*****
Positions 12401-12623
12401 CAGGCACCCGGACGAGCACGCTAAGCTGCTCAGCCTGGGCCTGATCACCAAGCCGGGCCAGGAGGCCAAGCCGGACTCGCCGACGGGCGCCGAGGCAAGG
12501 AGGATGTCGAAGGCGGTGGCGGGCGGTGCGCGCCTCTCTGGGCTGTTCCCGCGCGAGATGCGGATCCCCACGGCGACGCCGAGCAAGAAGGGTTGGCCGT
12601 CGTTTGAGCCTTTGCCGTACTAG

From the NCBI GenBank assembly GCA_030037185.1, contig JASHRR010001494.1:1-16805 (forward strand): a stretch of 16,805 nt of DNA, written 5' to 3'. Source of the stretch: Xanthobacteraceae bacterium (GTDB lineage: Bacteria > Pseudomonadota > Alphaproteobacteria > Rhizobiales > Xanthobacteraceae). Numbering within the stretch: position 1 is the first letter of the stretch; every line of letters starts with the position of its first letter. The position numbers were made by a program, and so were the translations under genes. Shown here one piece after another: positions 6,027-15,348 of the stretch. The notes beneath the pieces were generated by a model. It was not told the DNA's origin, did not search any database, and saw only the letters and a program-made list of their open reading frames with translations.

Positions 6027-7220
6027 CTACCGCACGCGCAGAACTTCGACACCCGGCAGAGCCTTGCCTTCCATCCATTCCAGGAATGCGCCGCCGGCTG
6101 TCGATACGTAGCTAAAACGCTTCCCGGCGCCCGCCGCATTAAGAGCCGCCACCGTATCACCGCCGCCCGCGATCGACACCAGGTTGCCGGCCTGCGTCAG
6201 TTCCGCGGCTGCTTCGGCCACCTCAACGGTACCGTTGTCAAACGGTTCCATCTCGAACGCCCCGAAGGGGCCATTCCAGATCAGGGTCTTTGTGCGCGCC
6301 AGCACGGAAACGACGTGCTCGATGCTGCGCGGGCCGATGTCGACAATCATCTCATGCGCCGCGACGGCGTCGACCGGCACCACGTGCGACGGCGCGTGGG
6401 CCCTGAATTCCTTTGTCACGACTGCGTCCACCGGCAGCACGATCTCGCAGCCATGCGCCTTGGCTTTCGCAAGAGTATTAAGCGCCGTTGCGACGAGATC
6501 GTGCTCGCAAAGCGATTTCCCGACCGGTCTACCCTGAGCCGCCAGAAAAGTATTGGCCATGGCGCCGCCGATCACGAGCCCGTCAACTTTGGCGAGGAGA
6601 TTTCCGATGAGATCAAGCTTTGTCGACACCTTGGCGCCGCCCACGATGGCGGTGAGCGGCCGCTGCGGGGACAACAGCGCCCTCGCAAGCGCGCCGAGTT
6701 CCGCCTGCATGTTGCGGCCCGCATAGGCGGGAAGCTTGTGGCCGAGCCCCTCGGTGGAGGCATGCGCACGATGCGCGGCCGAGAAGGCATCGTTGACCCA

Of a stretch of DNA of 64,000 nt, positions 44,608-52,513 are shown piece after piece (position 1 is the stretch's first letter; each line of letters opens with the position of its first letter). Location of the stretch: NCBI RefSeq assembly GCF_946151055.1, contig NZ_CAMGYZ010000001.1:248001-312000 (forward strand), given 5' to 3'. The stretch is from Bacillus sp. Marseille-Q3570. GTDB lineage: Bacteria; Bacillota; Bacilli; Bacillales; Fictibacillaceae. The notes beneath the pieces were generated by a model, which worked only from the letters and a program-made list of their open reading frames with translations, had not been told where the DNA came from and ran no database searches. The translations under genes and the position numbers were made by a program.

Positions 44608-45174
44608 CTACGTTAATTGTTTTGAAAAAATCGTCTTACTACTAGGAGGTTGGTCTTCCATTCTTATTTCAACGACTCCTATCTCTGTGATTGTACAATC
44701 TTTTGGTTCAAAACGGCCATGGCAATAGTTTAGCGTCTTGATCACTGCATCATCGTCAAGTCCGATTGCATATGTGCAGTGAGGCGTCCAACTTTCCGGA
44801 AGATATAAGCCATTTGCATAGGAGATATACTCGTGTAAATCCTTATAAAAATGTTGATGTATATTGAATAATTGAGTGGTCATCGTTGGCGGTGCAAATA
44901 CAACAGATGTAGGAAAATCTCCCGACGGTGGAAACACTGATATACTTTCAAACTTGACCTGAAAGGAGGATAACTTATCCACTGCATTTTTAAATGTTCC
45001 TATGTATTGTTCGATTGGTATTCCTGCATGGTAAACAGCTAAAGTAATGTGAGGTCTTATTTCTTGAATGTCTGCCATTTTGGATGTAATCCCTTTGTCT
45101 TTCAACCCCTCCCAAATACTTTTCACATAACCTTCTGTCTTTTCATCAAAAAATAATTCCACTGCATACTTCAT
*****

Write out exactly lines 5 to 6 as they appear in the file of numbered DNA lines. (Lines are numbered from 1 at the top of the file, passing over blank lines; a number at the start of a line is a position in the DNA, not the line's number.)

From the NCBI GenBank assembly GCA_030037185.1, contig JASHRR010001494.1:1-16805 (forward strand): a stretch of 16,805 nt of DNA, written 5' to 3'. Source of the stretch: Xanthobacteraceae bacterium (GTDB lineage: Bacteria > Pseudomonadota > Alphaproteobacteria > Rhizobiales > Xanthobacteraceae). Numbering within the stretch: position 1 is the first letter of the stretch; every line of letters starts with the position of its first letter. The position numbers were made by a program, and so were the translations under genes. Shown here one piece after another: positions 6,027-15,348 of the stretch. The notes beneath the pieces were generated by a model. It was not told the DNA's origin, did not search any database, and saw only the letters and a program-made list of their open reading frames with translations.

Positions 6027-7220